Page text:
Wittgenstein Reading: chapter 26
Wittgenstein, recall, has two periods. (Requirement reading)–In chapter 26 In this reading (pp. 617-650 provided—“The Great Conversation”), remember that when he wrote Tractatus-Logico-Philosophicus, he was a logical positivist, at least of a kind. Actually, Wittgenstein did not get along with the other logical positivists (e.g. Moritz Schlick) and soon distinguished his view from theirs. Amusingly, Ray Monk, in his biography Wittgenstein: the Duty of Genius, covers these facts. Concerning his second period, Wittgenstein first left philosophy for a decade- he actually lived in the woods, and became a primary school teacher. At the behest of Bertrand Russell and others, Wittgenstein returned to philosophy (i.e. to Cambridge) but had changed his mind. In this later period, he compiled notes for his book Philosophical Investigations, which had much common with the pragmatists.
Ludwig Wittgenstein is unique in the history of philosophy. In his early views, he argued that language puts limits on what we can say. But later, he insists changed his mind.
So, answer one of the following prompts.
1. What is the picture theory of meaning? According to this theory, how does language picture reality, exactly? What kinds of things, moreover, does the picture theory make unsayable, and why? Explain.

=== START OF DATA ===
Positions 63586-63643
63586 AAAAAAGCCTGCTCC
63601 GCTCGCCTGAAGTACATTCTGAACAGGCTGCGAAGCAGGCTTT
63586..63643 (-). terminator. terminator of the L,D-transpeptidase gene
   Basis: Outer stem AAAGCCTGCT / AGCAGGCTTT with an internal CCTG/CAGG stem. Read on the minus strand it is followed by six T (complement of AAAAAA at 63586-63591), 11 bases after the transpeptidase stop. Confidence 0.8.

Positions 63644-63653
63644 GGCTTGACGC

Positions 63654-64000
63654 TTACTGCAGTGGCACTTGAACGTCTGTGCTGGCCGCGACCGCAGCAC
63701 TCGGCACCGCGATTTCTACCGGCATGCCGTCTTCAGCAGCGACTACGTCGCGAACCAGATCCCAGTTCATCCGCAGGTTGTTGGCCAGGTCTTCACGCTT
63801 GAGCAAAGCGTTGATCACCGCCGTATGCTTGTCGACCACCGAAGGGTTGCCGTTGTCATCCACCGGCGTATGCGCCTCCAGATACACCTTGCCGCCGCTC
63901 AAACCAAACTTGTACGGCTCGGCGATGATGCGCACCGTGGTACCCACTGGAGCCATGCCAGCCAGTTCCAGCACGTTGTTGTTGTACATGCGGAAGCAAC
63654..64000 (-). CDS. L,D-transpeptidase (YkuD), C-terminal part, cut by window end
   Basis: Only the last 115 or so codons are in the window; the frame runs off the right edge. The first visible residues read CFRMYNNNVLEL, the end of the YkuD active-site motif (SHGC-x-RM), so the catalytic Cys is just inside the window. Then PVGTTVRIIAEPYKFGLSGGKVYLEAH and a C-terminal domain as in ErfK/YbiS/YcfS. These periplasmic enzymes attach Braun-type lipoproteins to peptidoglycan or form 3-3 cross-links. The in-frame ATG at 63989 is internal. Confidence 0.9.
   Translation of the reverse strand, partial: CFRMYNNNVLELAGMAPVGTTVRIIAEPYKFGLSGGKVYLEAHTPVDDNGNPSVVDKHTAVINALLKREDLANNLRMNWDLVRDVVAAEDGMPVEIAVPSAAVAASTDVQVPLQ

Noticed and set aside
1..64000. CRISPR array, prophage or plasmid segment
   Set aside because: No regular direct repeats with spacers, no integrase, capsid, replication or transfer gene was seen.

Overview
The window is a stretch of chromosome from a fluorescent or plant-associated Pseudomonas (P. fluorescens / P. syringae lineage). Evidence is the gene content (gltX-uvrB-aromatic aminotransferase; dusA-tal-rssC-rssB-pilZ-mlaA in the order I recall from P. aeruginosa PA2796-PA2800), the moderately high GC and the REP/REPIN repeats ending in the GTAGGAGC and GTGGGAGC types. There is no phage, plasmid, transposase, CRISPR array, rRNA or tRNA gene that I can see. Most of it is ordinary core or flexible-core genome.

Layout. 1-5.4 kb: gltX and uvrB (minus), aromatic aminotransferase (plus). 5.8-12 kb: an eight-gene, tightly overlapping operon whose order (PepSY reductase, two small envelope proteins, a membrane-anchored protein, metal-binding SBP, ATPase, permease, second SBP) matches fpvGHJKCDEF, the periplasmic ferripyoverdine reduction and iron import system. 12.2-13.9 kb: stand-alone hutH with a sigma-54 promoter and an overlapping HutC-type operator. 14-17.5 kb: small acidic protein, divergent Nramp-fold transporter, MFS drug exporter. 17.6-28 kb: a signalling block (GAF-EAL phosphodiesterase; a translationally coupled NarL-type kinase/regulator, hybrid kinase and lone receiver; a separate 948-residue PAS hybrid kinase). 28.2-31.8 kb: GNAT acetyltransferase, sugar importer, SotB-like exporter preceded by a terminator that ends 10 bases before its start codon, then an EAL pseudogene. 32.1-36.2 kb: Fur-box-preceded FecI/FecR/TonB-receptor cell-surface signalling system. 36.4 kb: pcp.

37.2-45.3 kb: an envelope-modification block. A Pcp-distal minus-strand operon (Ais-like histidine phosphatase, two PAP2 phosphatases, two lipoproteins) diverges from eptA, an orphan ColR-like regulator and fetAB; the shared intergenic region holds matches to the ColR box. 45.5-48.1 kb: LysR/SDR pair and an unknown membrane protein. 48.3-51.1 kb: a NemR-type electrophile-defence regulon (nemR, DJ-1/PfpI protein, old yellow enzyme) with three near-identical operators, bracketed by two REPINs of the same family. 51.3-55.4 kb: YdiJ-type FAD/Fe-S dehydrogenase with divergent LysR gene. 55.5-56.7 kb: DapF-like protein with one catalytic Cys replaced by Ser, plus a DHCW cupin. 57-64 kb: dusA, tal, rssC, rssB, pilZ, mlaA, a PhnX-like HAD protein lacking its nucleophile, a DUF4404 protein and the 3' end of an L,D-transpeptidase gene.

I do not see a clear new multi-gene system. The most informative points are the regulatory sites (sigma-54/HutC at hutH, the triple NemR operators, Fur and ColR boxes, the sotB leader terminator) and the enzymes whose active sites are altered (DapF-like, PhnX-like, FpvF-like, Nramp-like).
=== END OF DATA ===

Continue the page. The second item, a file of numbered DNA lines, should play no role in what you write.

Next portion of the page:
2. In his later work, Wittgenstein abandoned the picture theory of meaning. Rather, he said that meaning is how words are used (e.g. like a hammer just is its use) and that there are interlocking language games. What are language games, exactly? What do language games, if they exist, entail about our contact with reality?
Even if you disagree with Wittgenstein- and you must, since he changed his mind- it is easy to appreciate how carefully and slowly he argues. Given this, make sure to be careful in articulating his views.
(Optional reading) These external sources just to help you finish this work easier)
So when reading Wittgenstein, it is paramount to understand his early logical positivist period, his later period, and how they differ. Given his obscure style of writing, secondary sources can really help. Concerning the early period, Wittgenstein by Anthony Kenny is a great overview. In the chapters entitled “The Picture Theory” and “The Metaphysics of Logical Atomism,” he outlines all the major positions. In the next few chapters, Kenny covers how Wittgenstein changed his mind. So here is that book.
Although it is standard to say that Wittgenstein abandoned his logical atomism entirely, this is not really so. Peter Winch, for one, argues that he changed some things, yet kept others. So here is his classic paper on the unity between the positions.
What about the later Wittgenstein, and the Philosophical Investigations? Actually, in Kenny, the chapters called “Language Games,” and the one after called “Private Languages” are good here. However, Wittgenstein scholarship is vast, and often contradictory. But at least, Guidebook to the Philosophical Investigations by Marie McGinn is very clear, and is in the library.
In the last years of his life, Wittgenstein addressed epistemology, and his notes were published as On Certainty. As always, the literature here is vast. However, Paul Snowden offers a good introduction called “Wittgenstein on Knowledge,” in Epistemology: The Key Thinkers, edited by Hetherington. So again, here is that book.